Stephen King’s Carrie: Founding of the Horror Genre

By Stephanie Bajzik

While literally dozens upon dozens of Stephen King’s books, short stories and novellas have been transitioned into film, it is critical that we all recognize just where the King’s reign began. With the debut of his 1974 book, Carrie would take the world by storm in the coming years. The 70s were a groundbreaking era for the horror genre with original releases like The Exorcist, The Texas Chain Saw Massacre and Dawn of the Dead. Last spring, Carrie celebrated her 40th bloody anniversary. Much like many other classics, she has bred four remakes and even a dreadful musical. As we approach the half century milestone this decade, let us pay respect to the King’s premiere novel and its cinematic debut that changed history.

Bringing Back a Genre

The horror genre has always been a titan in literature. With greats like Poe, Stoker and Shelley leading the way all those years ago, readers have been keeping themselves up late with fear for centuries. It wasn’t until the mid-twentieth century that we began to see a comeback for horror with new voices such as Ray Bradbury and Richard Matheson. Finally, a hopeful English teacher heard the cries of the public for spine chilling thrill. While he’s developed quite a band of followers and fans over the years, many quickly forget that Carrie’s emergence founded a new era for horror entirely.

It was truly one of the first examples of a successful book to film adaptation in which the convergence proved so beautifully done. Brian de Palma took on the directing role with utter prestige, spending months storyboarding Carrie to prepare before even picking up a camera. Because of this dedication, he was able to breathe life into the pages of Carrie in a way that was completely unprecedented. By taking the cringe worthy moments of adolescence and morphing them into a scream fest, the King made his presence in literature and film apparent.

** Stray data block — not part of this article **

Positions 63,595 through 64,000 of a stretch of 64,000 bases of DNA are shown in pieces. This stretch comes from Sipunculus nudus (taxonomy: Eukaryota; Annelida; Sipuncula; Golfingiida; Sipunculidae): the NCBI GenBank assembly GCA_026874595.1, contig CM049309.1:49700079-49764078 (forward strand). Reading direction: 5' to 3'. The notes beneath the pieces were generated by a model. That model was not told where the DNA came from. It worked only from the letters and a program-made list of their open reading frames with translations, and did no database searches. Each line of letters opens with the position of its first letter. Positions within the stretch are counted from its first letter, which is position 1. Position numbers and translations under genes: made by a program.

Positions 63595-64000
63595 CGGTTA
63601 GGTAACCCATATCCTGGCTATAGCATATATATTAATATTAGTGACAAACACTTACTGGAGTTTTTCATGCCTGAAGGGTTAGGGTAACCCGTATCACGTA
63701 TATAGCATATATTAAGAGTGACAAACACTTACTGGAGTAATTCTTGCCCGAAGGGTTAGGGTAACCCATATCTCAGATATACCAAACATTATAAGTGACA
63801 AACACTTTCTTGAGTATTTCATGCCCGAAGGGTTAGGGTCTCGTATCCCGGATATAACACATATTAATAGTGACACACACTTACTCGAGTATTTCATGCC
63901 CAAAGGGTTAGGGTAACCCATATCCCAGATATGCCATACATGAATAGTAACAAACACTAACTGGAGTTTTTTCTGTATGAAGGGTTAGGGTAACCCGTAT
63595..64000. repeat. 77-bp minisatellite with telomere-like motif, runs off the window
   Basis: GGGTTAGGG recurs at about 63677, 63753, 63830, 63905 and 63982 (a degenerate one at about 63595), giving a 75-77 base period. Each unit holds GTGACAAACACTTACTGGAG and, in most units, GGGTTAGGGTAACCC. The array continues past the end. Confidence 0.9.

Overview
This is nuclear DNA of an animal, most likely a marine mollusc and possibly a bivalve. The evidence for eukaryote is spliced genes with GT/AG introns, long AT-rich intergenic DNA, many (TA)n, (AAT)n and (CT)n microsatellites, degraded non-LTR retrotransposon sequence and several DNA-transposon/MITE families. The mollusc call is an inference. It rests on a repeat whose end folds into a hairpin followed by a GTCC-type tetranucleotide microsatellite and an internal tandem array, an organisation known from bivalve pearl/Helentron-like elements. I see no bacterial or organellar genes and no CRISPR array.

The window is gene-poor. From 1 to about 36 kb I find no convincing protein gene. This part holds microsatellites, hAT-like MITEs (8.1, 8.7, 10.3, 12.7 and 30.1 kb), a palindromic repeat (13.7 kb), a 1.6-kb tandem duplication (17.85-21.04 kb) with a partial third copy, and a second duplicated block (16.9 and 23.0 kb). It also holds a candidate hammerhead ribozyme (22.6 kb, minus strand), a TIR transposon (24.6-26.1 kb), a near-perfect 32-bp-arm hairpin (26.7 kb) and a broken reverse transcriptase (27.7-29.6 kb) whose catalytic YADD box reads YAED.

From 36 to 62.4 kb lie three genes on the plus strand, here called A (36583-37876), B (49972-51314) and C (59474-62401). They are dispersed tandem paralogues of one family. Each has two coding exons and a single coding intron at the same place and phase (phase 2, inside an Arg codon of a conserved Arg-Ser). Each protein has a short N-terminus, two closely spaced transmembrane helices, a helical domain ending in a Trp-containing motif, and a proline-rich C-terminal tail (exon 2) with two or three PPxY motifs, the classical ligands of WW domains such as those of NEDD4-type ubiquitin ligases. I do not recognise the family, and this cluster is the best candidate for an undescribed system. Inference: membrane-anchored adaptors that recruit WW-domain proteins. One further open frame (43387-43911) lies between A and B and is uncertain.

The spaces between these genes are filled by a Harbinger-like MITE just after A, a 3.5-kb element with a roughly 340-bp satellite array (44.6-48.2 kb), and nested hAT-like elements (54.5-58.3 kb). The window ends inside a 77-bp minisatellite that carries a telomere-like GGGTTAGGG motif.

Creating a Female Protagonist/Antagonist

Most movies in the genre struggle to offer women fortuitous roles and are even left dumbfounded at times over where women fit into the mix. Typically, females in horror are the ones making those ridiculous decisions that play into their ultimate demise, showing the audience the cards long before the fateful end. However, Carrie was different. She took the painful portions of growing into a woman and turned them into terrifying cinematic history. This included changes in her own body that she didn’t herself understand. For that reason alone, Carrie has universal even now with young crowds fighting to find their place in the world. Whether we were also being bullied and picked on or were the bully ourselves, we were able to perceive the underdog in us all transform into a vengeful monster, giving us some insight into our own psyche.

Winning Critical Acclamations

Although the Academy is not the most reliable indicator for quality in Tinsel Town, we can’t deny that many people care a lot about the Oscars. For a low budget horror flick to garner attention in the Best Actress and Best Supporting Actress categories, it makes you think twice. Sometimes horror is just undeniably acclaim-worthy, even for the highbrow Academy.